Hate speech vs. free speech: the UK laws
Swiss voters outlaw sexual-orientation discrimination
Swiss voters have backed a new law extending anti-racial discrimination legislation to cover sexual orientation.
The Swiss government passed a law that specifically protects LGBTQ+ people from discrimination or hate speech in December 2018, but an alliance of right-wing parties opposed the change and sought a referendum to prevent it.
That referendum was held on Sunday, with 63.1% of the public voting in favour of the new law. Opposition campaigners had sought to frame it as a “gagging law” that infringed on rights to free speech.
Under the new legislation, those who “publicly degrade or discriminate” others on the basis of their sexual orientation could face a jail sentence of up to three years, although the law doesn’t cover private conversations such as between friends and family.
So where do UK courts stand on the issue of free speech versus hate speech?
What is the law on free speech?
Under Article 10 of the Human Rights Act 1998, “everyone has the right to freedom of expression” in the UK. But the law states that this freedom “may be subject to formalities, conditions, restrictions or penalties as are prescribed by law and are necessary in a democratic society”.
Those restrictions may be “in the interests of national security, territorial integrity or public safety, for the prevention of disorder or crime, for the protection of health or morals, for the protection of the reputation or rights of others, for preventing the disclosure of information received in confidence, or for maintaining the authority and impartiality of the judiciary”.
What is the law on hate speech?
A number of different UK laws outlaw hate speech. Among them is Section 4 of the Public Order Act 1986 (POA), which makes it an offence for a person to use “threatening, abusive or insulting words or behaviour that causes, or is likely to cause, another person harassment, alarm or distress”. This law has been revised over the years to include language that is deemed to incite “racial and religious hatred”, as well as “hatred on the grounds of sexual orientation” and language that “encourages terrorism”.
The Terrorism Act 2006 criminalises “encouragement of terrorism” which includes making statements that glorify terrorist acts.
Section 127 of the Communications Act 2003 makes it illegal to send a message via a public electronic communications network that is considered grossly offensive, or of an indecent, obscene or menacing character.
“This offence is incredibly broad and has been used to address jovial, albeit misjudged communications – it carries huge implications for freedom of expression,” says justice and freedom campaign group Liberty.
In October 2018, the Law Commission announced that it would conduct a wide-ranging review into hate crime to explore how to make current legislation more effective and to consider if there should be additional protected characteristics such as misogyny and age. But 16 months later, the project is still in pre-consultation phase.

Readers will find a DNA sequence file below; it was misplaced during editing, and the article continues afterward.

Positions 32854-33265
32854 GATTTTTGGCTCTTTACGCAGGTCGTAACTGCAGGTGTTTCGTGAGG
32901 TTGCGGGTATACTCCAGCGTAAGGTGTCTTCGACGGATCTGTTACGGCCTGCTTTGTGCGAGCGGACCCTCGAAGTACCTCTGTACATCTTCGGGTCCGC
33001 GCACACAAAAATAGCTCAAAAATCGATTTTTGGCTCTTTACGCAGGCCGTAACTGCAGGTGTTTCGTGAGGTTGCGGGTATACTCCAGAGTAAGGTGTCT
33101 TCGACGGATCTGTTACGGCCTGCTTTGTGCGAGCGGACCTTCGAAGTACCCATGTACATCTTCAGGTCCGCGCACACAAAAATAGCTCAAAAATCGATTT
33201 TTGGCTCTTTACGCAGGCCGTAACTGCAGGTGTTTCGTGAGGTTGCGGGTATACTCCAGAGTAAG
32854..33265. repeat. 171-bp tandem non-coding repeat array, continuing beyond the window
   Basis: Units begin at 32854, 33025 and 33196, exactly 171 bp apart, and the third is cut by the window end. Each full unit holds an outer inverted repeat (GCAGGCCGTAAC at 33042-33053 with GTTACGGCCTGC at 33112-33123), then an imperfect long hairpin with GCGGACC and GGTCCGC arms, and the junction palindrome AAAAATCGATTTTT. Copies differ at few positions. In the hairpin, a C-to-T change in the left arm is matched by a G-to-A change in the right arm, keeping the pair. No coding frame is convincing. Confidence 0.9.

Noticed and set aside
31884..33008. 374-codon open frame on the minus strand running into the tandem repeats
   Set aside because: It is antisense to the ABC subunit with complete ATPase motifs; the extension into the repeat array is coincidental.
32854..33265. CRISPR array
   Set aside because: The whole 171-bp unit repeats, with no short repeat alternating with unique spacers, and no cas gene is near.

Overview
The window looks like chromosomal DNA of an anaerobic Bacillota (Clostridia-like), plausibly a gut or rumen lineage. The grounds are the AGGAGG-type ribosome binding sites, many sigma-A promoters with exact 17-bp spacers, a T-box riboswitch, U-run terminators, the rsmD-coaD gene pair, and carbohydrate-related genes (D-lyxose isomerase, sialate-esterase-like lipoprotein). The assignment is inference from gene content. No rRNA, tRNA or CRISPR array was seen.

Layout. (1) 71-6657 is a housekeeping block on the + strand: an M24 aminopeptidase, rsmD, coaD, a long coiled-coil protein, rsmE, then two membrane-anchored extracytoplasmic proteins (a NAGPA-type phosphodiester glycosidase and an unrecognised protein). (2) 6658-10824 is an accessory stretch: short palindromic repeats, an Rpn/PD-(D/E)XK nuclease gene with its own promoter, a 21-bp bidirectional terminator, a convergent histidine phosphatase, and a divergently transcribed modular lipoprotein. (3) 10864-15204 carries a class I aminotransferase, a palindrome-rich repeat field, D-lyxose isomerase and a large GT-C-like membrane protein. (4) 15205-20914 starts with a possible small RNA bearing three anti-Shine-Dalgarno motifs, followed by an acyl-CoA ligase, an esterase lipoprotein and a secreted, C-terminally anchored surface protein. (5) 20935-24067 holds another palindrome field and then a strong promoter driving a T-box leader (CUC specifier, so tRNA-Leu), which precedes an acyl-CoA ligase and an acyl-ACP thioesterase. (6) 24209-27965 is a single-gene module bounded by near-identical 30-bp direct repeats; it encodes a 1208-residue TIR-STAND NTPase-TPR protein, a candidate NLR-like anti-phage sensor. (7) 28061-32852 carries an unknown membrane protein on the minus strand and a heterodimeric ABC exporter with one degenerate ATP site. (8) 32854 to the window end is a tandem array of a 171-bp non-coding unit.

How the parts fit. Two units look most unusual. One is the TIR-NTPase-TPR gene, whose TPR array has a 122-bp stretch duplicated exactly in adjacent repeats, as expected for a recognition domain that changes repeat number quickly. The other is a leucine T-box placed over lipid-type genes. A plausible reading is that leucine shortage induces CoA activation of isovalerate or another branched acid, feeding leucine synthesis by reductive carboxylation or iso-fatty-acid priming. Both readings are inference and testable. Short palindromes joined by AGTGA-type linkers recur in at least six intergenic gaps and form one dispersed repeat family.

The move came after research revealed “overwhelming public support” for a two-year pilot scheme that saw Nottinghamshire Police become “the first force in the UK to record public harassment of women – such as groping, using explicit language, or taking unwanted photographs – as well as more serious offences, such as assault, as misogyny hate crimes”, reports The Guardian.
But police chiefs insist the current law on hate speech is sufficient and does not need extending.
“In terms of misogyny, we have hate crime in legislation currently. We have aggravating factors, racially, or race hate. We have specific statutes and offences, we don’t have those in relation to gender-related crime or misogyny and, in my view, we should be focusing on the things that the public tell me they care about most,” Metropolitan Police commissioner Cressida Dick told BBC Radio 4’s Today programme.
Why is the debate so controversial?
Criminalising the incitement of violence or threats “can be seen to be a justifiable limit on freedom of expression”, says Liberty. What is controversial “is the criminalisation of language (or behaviour) which may be unpleasant, may cause offence but which is not inciting violence, criminality etc”, the organisation adds.
Writing for Prospect magazine, Hugh Tomlinson QC argues that the problem lies with the lack of a UK constitution. “Free speech does not, historically, have the same primacy under English law [as the US],” he explains.
“A proper ‘written’ constitution sets limits on the powers of the institutions of government, but the loose and flexible set of rules that is described as Britain’s unwritten constitution sets no such limits.”
Writing in The Spectator, Lionel Shriver says the UK should follow the US playbook.
“Because the alternative is what the UK has now, and it will only get worse: government systematically legislating not just what we say but what we may believe.”